3701 SE Division St., 503-477-8804, collagepdx.blogspot.com.
A great shopping destination for the adult hobbyist or the parent of a child who just loves to create, Collage is as if a Michaels and a Jo-Ann Fabric had a really hip kid together. Each visit will turn up some cool stuff you never thought existed.
3225 SE Division St., 503-236-8673, littleotsu.com.
Little Otsu's Portland flagship store is the type of cutesy shop you think of when you think of the Rose City—tiny notebooks and all. Here, you can find unique notebooks, journals and planners, alongside publishing materials from independent producers.
Longfellow's Books & Periodicals
1401 SE Division St., 503-239-5222, longfellowspdx.com.
The smell of old books hits you as soon as you walk into this maze of publications piled up to the ceiling. If you're looking for something specific, you'll want a different bookstore. But if you're looking to get lost in a labyrinth of out-of-print magazines and books you've never heard of, then all the literary adventures you've ever craved await you at Longfellow's.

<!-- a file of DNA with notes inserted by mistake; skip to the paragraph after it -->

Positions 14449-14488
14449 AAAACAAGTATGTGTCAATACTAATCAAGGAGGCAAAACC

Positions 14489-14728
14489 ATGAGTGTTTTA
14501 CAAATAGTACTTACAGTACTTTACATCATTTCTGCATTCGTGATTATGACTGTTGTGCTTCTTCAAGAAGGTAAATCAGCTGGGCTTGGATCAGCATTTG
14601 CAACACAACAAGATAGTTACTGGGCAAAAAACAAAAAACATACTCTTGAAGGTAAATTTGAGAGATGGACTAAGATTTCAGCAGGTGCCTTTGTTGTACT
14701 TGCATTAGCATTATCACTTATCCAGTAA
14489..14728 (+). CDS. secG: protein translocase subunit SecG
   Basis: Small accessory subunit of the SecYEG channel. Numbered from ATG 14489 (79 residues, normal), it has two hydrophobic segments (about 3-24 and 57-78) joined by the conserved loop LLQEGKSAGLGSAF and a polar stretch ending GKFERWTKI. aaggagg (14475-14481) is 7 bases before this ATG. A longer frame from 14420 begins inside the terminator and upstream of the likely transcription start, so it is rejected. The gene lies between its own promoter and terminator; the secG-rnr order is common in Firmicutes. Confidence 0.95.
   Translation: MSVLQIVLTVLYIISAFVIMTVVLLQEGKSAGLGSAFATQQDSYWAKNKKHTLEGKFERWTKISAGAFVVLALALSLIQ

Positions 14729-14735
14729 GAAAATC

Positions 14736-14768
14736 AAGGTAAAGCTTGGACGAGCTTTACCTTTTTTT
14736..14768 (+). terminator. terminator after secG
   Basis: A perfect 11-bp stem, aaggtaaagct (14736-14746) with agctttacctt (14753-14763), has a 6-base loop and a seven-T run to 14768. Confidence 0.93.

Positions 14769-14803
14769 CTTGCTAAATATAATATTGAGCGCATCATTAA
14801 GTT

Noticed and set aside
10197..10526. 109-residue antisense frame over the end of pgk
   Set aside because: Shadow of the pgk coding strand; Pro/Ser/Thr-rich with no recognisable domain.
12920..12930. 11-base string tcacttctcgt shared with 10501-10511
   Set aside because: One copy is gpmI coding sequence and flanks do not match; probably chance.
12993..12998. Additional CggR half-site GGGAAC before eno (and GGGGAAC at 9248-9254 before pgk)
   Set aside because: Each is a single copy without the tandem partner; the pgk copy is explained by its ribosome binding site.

3213 SE Division St., 503-688-1196, sheboptheshop.com.
Everyone deserves a female-friendly orgasm. She Bop wants you to reach that climax in whatever way suits you best. With an array of eco-friendly options and knowledgeable staff, She Bop is dedicated to a healthy and diverse exploration of sex-positivity.
3576 SE Division St., 503-477-7734.
There's very little about St. Salvage anywhere online, which makes finding fun merchandise among the store's wide array of used furniture feel all the more secretive and adventurous. The shop will even design a custom sign or marquee for you at a very reasonable price.
3360 SE Division St., 503-477-9786, nationale.us.
There are a million places to grab fancy bars of soap and paper products, but few such shops double as art galleries. Nationale displays visual works primarily by young Portland artists such as Emily Counts and Delaney Allen, who work on the (comparatively) inexpensive end of fine art. Nationale also carries a curated selection of very nice things for gallerygoers.
In multiple locations:
Adorn, 3366 SE Division St.
Cafe Broder, 2508 SE Clinton St.
Lompoc Hedge House, 3412 SE Division St.
Pine State Biscuits, 1100 SE Division St., Suite 100.
Tea Bar, 4330 SE Division St.
Townshend's Tea House, 3531 SE Division St.